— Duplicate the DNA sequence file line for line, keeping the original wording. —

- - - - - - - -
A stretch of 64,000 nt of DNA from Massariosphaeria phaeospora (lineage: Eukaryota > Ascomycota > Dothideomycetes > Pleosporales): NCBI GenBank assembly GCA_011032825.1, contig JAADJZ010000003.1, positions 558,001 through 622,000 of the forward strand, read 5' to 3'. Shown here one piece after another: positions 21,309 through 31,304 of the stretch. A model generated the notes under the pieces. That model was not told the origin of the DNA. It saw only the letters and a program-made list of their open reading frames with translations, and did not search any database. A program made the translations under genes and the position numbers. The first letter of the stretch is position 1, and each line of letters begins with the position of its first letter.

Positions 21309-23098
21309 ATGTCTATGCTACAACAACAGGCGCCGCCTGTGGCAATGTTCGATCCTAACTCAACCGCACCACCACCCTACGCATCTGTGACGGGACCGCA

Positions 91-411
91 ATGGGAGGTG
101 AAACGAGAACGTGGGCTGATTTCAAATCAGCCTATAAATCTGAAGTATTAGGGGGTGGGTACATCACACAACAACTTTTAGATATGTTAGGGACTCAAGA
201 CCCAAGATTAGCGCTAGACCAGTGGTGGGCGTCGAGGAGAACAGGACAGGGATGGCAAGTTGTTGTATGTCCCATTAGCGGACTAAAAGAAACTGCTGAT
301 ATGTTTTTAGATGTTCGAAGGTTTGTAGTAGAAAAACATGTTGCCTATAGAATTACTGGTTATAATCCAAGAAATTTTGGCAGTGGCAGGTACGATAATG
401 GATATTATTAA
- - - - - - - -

A stretch of 64,000 nt of DNA from Massariosphaeria phaeospora (lineage: Eukaryota > Ascomycota > Dothideomycetes > Pleosporales): NCBI GenBank assembly GCA_011032825.1, contig JAADJZ010000003.1, positions 558,001 through 622,000 of the forward strand, read 5' to 3'. Shown here one piece after another: positions 21,309 through 31,304 of the stretch. A model generated the notes under the pieces. That model was not told the origin of the DNA. It saw only the letters and a program-made list of their open reading frames with translations, and did not search any database. A program made the translations under genes and the position numbers. The first letter of the stretch is position 1, and each line of letters begins with the position of its first letter.

Positions 21309-23098
21309 ATGTCTATGCTACAACAACAGGCGCCGCCTGTGGCAATGTTCGATCCTAACTCAACCGCACCACCACCCTACGCATCTGTGACGGGACCGCA

Positions 91-411
91 ATGGGAGGTG
101 AAACGAGAACGTGGGCTGATTTCAAATCAGCCTATAAATCTGAAGTATTAGGGGGTGGGTACATCACACAACAACTTTTAGATATGTTAGGGACTCAAGA
201 CCCAAGATTAGCGCTAGACCAGTGGTGGGCGTCGAGGAGAACAGGACAGGGATGGCAAGTTGTTGTATGTCCCATTAGCGGACTAAAAGAAACTGCTGAT
301 ATGTTTTTAGATGTTCGAAGGTTTGTAGTAGAAAAACATGTTGCCTATAGAATTACTGGTTATAATCCAAGAAATTTTGGCAGTGGCAGGTACGATAATG
401 GATATTATTAA